I play chess with my kids. They are 8 and 9 years old, and then they play with each other. I like to think that they take the concepts that I teach and then practice them on their own. One of the concepts I review with them is the "pivot".
This is a two-fold concept.
First: There needs to be an understanding of what your opponent is trying to do in theory. Then you need to transfer that thought in the practice of what you're going to do about it.
Second: There has to be a shift from a defensive action when your opponent attacks you to deflecting that defensely and "counter-moving" to put your opponent in duress.
This is challenging for the grade school minds that are my pupils.
What does chess with kids have to do with Project Management? In our work lives few of us concentrate on a pivot as a way to put others in duress so let's concentrate on the first point above. Throughout my career there has been a concept that has been at least as equally challenging for me. The concept of a pivot from what "the book" (PMBOK 6th edition) and the practice of what will work in organizations is one of the concepts that I have found to be vital for success as a project manager. The PMBOK is a set of guidelines that are a framework which will apply to most projects most of the time. However, the application of that framework involves the following:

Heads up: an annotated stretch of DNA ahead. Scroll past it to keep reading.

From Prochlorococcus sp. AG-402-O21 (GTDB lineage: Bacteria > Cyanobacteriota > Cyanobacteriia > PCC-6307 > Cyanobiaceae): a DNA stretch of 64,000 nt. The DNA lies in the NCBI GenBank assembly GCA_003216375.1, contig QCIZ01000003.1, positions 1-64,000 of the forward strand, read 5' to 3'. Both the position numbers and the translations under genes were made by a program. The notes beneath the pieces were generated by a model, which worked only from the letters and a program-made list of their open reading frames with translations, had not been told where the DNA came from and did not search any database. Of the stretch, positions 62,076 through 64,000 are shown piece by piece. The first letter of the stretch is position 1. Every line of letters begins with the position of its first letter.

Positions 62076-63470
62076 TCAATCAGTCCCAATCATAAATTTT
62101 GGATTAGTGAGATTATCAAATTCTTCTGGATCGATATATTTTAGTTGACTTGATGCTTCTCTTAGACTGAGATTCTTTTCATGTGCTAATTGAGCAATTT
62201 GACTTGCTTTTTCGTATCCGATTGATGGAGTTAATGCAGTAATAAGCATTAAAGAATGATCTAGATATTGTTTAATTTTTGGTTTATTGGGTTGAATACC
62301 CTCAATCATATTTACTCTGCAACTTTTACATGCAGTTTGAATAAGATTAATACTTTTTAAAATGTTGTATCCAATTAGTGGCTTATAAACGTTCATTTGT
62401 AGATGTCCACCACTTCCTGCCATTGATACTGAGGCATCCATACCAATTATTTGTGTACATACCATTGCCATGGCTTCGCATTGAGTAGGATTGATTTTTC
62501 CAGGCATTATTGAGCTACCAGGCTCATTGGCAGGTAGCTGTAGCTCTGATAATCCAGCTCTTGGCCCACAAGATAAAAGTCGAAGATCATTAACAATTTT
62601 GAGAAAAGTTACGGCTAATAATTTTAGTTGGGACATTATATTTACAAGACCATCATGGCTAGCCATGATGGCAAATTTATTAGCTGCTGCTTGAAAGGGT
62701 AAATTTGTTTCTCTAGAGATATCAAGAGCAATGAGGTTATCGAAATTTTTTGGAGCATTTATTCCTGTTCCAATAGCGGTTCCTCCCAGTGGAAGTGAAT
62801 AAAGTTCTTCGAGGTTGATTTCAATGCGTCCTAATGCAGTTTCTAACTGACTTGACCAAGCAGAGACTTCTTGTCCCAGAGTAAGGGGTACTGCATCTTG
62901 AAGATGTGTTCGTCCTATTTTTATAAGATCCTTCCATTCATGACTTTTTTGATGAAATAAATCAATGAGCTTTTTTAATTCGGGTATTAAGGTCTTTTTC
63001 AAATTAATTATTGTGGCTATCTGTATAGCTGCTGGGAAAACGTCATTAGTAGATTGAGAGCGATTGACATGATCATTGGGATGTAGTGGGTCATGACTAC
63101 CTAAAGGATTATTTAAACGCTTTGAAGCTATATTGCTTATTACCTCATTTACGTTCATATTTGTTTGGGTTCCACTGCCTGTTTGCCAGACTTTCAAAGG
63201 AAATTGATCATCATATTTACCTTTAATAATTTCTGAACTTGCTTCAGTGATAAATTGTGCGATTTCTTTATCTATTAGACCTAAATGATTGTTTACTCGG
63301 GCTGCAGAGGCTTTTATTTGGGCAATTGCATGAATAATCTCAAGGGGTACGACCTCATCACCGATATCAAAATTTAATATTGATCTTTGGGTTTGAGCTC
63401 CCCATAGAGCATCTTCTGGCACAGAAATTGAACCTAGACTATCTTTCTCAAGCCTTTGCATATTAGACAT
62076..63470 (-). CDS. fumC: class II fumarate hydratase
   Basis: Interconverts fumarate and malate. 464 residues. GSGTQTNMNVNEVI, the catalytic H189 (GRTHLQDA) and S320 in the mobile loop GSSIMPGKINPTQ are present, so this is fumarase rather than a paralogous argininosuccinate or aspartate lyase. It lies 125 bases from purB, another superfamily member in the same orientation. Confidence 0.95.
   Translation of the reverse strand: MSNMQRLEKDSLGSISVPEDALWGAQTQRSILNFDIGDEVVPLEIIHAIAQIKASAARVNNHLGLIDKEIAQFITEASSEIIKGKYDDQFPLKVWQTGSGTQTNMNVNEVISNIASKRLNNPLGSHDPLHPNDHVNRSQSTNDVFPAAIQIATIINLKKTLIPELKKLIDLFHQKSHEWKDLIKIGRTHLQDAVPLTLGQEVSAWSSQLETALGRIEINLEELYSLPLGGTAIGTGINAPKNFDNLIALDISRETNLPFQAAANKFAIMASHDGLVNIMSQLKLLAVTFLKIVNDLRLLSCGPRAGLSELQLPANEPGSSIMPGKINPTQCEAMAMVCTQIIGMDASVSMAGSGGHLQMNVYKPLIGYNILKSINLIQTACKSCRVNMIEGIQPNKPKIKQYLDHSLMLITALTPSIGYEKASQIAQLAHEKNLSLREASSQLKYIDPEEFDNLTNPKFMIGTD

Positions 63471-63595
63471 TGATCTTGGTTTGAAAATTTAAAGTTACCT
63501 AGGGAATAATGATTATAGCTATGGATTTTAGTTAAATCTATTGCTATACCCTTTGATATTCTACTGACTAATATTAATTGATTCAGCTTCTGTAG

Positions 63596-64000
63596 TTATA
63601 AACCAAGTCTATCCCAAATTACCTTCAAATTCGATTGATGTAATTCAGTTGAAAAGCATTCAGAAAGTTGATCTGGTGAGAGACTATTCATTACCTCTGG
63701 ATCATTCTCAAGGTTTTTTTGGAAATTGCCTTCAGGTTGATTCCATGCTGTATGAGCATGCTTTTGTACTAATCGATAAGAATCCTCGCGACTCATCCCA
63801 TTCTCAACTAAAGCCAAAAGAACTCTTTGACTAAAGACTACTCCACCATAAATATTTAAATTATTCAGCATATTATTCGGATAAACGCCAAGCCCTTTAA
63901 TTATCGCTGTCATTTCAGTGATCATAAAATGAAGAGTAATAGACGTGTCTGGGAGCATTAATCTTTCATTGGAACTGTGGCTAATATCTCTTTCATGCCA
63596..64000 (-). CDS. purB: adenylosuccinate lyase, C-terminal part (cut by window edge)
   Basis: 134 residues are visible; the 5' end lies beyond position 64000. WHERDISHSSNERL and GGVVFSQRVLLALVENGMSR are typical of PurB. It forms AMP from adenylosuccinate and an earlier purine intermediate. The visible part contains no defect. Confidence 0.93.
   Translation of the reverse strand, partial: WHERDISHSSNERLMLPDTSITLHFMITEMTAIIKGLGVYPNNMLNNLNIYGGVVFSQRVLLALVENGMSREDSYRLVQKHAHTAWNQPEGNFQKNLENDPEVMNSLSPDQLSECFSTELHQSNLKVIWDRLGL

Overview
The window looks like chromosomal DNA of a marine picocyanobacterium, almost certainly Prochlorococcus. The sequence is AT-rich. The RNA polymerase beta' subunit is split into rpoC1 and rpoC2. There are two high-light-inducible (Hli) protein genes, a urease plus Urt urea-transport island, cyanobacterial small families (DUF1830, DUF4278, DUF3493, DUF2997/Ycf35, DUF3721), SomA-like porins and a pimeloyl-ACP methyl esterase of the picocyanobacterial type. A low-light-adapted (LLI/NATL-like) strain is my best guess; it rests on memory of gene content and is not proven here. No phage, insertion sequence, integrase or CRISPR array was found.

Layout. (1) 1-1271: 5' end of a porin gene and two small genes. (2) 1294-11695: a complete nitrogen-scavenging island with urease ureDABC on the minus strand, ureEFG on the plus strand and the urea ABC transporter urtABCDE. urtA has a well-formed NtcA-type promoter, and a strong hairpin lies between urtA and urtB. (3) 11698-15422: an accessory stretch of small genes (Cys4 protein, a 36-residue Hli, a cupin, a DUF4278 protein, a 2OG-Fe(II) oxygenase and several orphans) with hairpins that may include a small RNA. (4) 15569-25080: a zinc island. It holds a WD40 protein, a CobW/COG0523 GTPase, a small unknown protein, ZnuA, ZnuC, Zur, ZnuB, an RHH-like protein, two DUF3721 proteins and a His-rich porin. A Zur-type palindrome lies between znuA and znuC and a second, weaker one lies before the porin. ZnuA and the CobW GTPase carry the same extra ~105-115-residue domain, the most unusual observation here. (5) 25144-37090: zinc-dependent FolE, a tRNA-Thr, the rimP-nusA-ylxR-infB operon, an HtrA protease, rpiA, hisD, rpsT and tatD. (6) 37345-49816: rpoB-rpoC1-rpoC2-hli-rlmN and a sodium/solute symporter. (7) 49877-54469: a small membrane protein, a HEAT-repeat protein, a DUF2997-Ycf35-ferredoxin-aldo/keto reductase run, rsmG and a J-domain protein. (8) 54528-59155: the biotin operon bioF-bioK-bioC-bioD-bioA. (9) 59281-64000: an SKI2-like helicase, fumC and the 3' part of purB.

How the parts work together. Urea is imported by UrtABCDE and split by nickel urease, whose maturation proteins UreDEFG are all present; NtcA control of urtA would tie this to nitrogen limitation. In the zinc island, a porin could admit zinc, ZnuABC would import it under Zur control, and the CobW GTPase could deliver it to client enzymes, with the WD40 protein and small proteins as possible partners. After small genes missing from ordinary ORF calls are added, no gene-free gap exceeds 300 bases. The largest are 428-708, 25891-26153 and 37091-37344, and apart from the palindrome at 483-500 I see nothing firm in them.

1. A sound change management strategy
2. Mastery of team dynamics--people make process work
3. An appeal to organizational constructs, limitations & organizational values
This series will be dedicated to how we can translate what we KNOW into helping others DO to accomplish project objectives, obtain success criteria and be fully engaged emotionally, intellectual and with a servant's heart with our project teams. Please let me know what you think and what topics may be of interest to you. I never thought I'd be doing this, but I guess I'm making a pivot myself.
Project Management Institute (2018). Guide to the project management body of